This article was published on February 17 and updated on February 24

After being publicly threatened by Kanye West, Pete Davidson made a surprising return to Instagram.

The Saturday Night Live comedian had most recently deleted his account in late 2018, after struggling with the platform's toll on his mental health and the amount of online harassment he received.

"I’ve been getting online bullied and in public by people for 9 months," he said before exiting the app.

"I’ve spoken about [borderline personality disorder] and being suicidal publicly only in the hopes that it will bring awareness and help kids like myself who don’t want to be on this earth."

This was after his very public relationship with Ariana Grande came to an end. In the wake of the break-up, Ari's fans heaped hate on Pete.

Now, history repeats itself — but instead of "Ariananators," it's diehard Ye stans following in their idol's footsteps.

Honestly, there couldn't be a worse time for the comedian to join Instagram, given his relationship with Kim Kardashian and Ye's vocal hatred for Davidson.

West encouraged fans in a now-deleted Instagram post to yell "Kimye forever" at Davidson if they saw him in person, for instance, calling Davidson "Skete" (presumably his Trumpian take on a schoolyard diss).

Ye offered a half-hearted apologized in another deleted post, ditching the all-caps tantrums for lowercase letters and actual punctuation. "I'm still learning in real-time," he said.

Perhaps in an attempt to make good, West followed Davidson immediately after Davidson revived his account, @pmd (for Peter Michael Davidson, of course). Ye then immediately shared a screenshot of Davidson's account, captioned "FOLLOWED."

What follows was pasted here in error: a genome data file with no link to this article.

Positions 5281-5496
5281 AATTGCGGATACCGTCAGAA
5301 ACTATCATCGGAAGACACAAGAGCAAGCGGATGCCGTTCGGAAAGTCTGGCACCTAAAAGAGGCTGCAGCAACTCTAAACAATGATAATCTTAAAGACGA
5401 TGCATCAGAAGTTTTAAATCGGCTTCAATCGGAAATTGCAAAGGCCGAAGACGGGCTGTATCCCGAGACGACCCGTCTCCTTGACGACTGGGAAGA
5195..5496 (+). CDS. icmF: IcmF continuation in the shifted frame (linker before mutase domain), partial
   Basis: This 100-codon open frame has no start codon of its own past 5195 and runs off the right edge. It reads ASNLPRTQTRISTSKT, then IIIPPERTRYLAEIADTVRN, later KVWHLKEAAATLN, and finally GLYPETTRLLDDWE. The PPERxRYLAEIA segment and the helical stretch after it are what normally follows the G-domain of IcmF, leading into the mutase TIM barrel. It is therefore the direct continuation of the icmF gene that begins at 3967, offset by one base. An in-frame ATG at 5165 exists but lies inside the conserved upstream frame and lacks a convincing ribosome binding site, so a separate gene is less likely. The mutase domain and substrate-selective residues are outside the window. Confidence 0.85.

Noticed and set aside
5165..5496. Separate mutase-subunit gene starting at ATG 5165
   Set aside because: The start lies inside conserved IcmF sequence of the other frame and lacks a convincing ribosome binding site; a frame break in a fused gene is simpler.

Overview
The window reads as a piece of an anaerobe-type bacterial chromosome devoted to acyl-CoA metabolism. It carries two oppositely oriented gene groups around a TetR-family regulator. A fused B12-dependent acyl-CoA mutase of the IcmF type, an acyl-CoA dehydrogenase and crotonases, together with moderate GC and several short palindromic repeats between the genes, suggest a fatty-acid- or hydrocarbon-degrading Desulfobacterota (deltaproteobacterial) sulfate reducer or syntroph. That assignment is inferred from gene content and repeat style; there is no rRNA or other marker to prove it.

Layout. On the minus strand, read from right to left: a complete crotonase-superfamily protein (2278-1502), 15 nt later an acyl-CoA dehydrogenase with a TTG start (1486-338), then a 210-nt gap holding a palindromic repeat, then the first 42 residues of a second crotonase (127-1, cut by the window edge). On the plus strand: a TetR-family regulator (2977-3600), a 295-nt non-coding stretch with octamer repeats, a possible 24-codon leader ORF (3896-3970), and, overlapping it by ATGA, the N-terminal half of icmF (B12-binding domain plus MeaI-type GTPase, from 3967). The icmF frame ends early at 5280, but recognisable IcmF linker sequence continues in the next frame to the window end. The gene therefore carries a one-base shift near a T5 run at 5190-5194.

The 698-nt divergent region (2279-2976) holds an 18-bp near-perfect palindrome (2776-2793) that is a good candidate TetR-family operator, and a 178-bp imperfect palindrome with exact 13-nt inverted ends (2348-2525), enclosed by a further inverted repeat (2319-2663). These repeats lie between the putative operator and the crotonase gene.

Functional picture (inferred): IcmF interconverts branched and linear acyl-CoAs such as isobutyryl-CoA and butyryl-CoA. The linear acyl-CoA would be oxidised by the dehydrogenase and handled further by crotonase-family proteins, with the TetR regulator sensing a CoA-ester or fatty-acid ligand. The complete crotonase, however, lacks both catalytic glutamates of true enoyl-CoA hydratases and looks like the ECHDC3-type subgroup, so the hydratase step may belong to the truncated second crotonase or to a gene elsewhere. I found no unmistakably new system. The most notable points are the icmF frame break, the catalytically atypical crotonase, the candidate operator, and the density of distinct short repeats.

Inexplicably, Ye then uploaded a clip of a 2018 SNL skit showing Davidson riffing on Ye's claim that he stopped taking psychiatric medication.

"This boy thought he could get away with performing this sketch for the team that wrote this for him," West captioned the clip. "This is not harassment This is payback." [sic]

He kept posting, uploading a screenshot of the video accompanied by rambling, nonsensical prose whining about the "liberal agenda."

The only thing that Davidson did on Instagram at first was edit his bio, which now links to a clip from Martin Scorsese's King of Comedy.

"Better to be king for a night than schmuck for a lifetime," says Rupert Pupkin, the struggling stand-up played by Robert De Niro. A subtle rebuke of Kanye's tantrums from Davidson.

On February 24, though, Davidson finally posted something. It was simply a photo of him on the set of a talk show, captioned #welcometomyinstagram and #thisisthetypeofstuffyoucanbeexpecting.

Naturally, Ye's followers were first to the scene, spamming the post with "Find God," "SKETE," "Kimye Forever," and other hilarious and not at all cringy or embarrassing things.

Davidson swiftly deleted his Instagram again.

"Ran Skete off the gram," Ye replied on his own account. "Tell your mother I changed your name for life."

It is truly wild that anyone could witness this behavior and think anything positive about Kanye but, hey, here we are.

All the consternation about his expensive Stem Player, crummy album rollout, terrible concert audio, and expensive fast-fashion goes out the window when it's time to harass the guy who's dating Kanye's ex-wife.

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